Linked by Thom Holwerda on Sat 27th May 2017 09:26 UTC
Apple

Apple is working on a processor devoted specifically to AI-related tasks, according to a person familiar with the matter. The chip, known internally as the Apple Neural Engine, would improve the way the company's devices handle tasks that would otherwise require human intelligence - such as facial recognition and speech recognition, said the person, who requested anonymity discussing a product that hasn't been made public. Apple declined to comment.

It's interesting - and unsurprising - that while Google is investing in server-side AI by developing its own custom AI hardware, Apple is apparently investing in keeping AI local. It fits right into the different approaches to privacy by these two companies, which is why I find this entirely unsurprising.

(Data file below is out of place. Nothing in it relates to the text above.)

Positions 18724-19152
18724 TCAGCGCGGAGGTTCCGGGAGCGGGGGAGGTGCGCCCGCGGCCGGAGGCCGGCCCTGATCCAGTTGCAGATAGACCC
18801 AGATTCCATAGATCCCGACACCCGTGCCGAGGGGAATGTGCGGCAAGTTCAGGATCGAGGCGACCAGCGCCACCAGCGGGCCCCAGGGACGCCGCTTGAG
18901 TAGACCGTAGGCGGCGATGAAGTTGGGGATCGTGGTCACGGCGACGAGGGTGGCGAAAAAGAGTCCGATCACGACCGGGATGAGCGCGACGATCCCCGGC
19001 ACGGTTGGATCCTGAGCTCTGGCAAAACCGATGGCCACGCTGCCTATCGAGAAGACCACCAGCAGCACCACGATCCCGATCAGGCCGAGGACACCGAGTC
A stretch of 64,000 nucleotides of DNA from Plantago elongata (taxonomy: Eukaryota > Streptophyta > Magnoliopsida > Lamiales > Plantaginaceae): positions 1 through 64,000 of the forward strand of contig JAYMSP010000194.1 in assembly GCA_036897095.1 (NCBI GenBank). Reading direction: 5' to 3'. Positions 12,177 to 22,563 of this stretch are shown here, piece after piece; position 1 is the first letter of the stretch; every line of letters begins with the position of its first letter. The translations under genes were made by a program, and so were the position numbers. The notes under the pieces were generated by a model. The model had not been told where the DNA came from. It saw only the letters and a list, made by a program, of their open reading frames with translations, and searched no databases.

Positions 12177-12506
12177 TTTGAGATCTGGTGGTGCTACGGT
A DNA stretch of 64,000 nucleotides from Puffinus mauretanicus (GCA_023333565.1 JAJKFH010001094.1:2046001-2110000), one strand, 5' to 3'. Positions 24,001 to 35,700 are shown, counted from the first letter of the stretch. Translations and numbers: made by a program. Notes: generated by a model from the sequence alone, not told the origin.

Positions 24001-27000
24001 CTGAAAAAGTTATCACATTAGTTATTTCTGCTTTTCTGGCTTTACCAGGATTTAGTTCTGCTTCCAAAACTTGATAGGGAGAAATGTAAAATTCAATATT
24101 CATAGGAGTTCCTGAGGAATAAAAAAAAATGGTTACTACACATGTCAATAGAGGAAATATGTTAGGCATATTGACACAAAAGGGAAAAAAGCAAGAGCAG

As a sidenote - isn't it interesting how when new technologies come around, we try to offload it to a specific chip, only to then bring it back into the main processor later on?

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Pattern
by przemo_li on Sun 28th May 2017 13:33 UTC
przemo_li
Member since:
2010-06-01

Pattern of first developing separate chip then integrating that technology into main CPU comes from physics of electronics.

You maxed out number of transistors You have in Your chip doing useful stuff.
Then You have this nice idea about something extra, so You can only add that something extra as a separate chip.
Then total practical number of transistors in a chip rise, and You can integrate Your chip. If fact that may be very good idea, since total of transistors rose, but not all of them can work at the same time (power budget is too small).
So adding that extra functionality to main chip is very good idea.

What is amazing here is that industry was able to pace itself in a way that this very pattern occurred for decades.

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